The Public Theater, where Hamilton was tried out before switching to Broadway, is now making around $17000 per week, and once the show earns above a certain amount, that number could go as high as $57000 per week.

The show earns about 500K in profits per week, which means that it's paying back it's investors at an unprecedented rate.

All of this doesn't take into account ancillary income, like the best selling album, the secondary touring productions (they anticipate having as many as 7 touring companies!) , high school rights, and the inevitable film.

All in all, Miranda and crew will be relatively well-compensated for their work, but it's the investors who will reap big time. (Side note:  performers contributed to the writing/staging of the original show have reportedly requested some kind of percentage royalty, and a deal has been worked out.  What the deal is exactly is unknown)

Here are some articles recently written about Hamilton and its financials.


Hollywood Reporter

The Guardian

Deadline

NY Times

NY Post

Business Insider

Fortune Magazine

Hamilton Grosses- Broadway World


Monday, May 9, 2016

Asha Dornfest at Little Beans in Chicago- Thursday May 12 at 10 AM!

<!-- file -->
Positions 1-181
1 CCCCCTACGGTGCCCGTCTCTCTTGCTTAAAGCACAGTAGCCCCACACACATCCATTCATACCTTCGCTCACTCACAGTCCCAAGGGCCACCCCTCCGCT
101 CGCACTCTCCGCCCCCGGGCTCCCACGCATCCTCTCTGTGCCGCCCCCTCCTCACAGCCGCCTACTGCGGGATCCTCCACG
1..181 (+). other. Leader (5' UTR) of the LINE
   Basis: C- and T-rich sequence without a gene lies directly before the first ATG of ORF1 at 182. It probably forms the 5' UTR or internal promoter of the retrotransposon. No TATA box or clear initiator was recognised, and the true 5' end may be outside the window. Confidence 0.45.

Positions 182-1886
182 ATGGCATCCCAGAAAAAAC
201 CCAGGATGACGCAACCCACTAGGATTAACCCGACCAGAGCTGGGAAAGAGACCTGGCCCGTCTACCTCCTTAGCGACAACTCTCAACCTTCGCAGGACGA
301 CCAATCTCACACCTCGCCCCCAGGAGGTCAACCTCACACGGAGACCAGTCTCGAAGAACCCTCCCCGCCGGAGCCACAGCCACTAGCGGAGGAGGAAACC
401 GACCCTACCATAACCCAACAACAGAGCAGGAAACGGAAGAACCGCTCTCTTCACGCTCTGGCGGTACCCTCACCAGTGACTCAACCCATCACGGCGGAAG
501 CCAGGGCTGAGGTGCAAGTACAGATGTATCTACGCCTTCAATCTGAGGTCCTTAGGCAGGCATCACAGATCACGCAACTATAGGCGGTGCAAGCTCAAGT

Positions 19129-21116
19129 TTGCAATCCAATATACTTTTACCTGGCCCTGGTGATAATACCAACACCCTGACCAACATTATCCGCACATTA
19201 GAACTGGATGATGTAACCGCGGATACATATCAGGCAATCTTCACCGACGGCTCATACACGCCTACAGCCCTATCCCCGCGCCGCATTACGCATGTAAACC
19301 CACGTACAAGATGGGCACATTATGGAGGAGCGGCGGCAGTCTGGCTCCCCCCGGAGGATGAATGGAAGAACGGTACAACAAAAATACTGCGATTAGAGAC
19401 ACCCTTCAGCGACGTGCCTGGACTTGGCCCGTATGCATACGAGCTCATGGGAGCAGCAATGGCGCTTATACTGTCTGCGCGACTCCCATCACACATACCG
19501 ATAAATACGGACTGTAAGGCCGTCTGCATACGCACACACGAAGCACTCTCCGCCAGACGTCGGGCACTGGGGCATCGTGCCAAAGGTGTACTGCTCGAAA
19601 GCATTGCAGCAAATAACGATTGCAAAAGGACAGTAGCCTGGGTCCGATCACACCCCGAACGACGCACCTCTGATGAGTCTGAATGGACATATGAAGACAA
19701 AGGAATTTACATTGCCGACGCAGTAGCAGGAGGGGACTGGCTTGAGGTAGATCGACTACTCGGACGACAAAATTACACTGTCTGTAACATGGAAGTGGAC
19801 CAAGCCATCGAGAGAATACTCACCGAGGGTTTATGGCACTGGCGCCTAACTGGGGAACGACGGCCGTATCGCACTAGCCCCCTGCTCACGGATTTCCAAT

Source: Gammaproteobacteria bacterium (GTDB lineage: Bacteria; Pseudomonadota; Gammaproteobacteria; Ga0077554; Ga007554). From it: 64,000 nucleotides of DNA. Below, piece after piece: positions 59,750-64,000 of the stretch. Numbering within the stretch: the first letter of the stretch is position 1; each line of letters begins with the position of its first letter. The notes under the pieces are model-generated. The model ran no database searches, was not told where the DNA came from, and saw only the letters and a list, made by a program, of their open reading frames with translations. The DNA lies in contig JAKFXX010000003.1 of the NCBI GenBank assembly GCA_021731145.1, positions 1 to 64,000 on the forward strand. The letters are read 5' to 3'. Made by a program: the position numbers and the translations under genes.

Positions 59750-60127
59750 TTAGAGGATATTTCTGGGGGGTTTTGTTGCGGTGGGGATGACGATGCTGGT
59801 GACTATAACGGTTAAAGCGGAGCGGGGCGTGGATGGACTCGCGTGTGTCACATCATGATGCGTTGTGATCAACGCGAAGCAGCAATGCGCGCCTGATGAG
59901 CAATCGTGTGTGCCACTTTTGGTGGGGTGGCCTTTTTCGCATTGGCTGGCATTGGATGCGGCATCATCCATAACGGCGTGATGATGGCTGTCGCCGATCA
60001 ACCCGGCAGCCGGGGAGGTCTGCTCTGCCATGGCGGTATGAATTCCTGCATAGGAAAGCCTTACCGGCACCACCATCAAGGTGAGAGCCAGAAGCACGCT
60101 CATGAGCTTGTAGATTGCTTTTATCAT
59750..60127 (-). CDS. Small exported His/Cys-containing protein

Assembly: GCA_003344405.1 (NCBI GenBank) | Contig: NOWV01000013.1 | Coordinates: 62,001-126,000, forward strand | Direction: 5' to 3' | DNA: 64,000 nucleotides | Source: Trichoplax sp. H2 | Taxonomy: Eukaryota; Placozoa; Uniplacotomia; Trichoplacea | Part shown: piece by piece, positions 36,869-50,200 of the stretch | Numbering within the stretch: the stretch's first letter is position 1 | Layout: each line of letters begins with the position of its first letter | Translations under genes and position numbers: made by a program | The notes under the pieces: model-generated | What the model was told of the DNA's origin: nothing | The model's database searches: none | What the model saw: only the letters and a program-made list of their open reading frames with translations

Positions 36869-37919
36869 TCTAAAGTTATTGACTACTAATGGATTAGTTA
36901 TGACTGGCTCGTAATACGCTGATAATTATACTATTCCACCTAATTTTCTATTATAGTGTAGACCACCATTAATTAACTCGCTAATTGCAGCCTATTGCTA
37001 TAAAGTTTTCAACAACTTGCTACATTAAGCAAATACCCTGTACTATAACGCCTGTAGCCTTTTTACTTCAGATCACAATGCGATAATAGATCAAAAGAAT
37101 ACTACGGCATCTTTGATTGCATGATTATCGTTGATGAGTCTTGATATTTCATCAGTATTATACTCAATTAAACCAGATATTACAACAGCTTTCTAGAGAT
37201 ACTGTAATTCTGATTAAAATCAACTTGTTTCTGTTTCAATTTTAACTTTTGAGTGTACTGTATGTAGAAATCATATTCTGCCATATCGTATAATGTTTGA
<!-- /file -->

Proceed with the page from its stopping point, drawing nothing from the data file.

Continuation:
PLEASE NOTE:  The time on this has been corrected.  The event will take place at 10 AM Central Time.

Join Asha Dornfest, creator of the award-winning
ParentHacks.com, as she shares MacGyver-like brilliance from her new book, PARENT HACKS: 134 Genius Shortcuts for Life with Kids. 

Asha will be joined by her illustrator Craighton Burman, and will be interviewed by Single Mom Nation founder Jessica Ashley.


(We reviewed the book here: Parent Hacks Book Review)  It's a great book filled with useful information!)

What’s a parent hack? It can be as simple as putting the mustard under the hot dog—minimizing the mess, or  strapping the baby into a forward-facing carrier when you need to trim her fingernails. Or arranging your to-do list by the amount of time each task will take.   These tips and many more were contributed by parents just like you.

Dornfest will share the story behind the Parent Hacks book and community, as well as give some practical tips and inspirational lessons for simplifying family life.


The interview/appearance/booksigning will take place at the Chicago location of Little Beans.

TIME AND PLACE
May 12 at 10 AM Central
Little Beans Cafe
1809 W Webster Ave, Chicago, Illinois 60614

Find the website for Little Beans here:   https://littlebeanscafe.com/Chicago/

See the website for Parent Hacks:  http://www.parenthacks.com
Buy the book on Amazon:  http://amzn.to/1NoGBor


Asha's also got other events going on in Orlando and Portland OR later in the week.

Friday, May 6, 2016

May the Sith Be With You! - The Evil Star Wars Day

A couple of days ago was May 4, which seems to have universally been picked up by Star Wars aficionados (as well as electronics and comic book stores everywhere, not to mention the President) as Star Wars Day.

Here's a list of all the deals that happened on May 4:  http://www.starwars.com/news/star-wars-day-2016-deals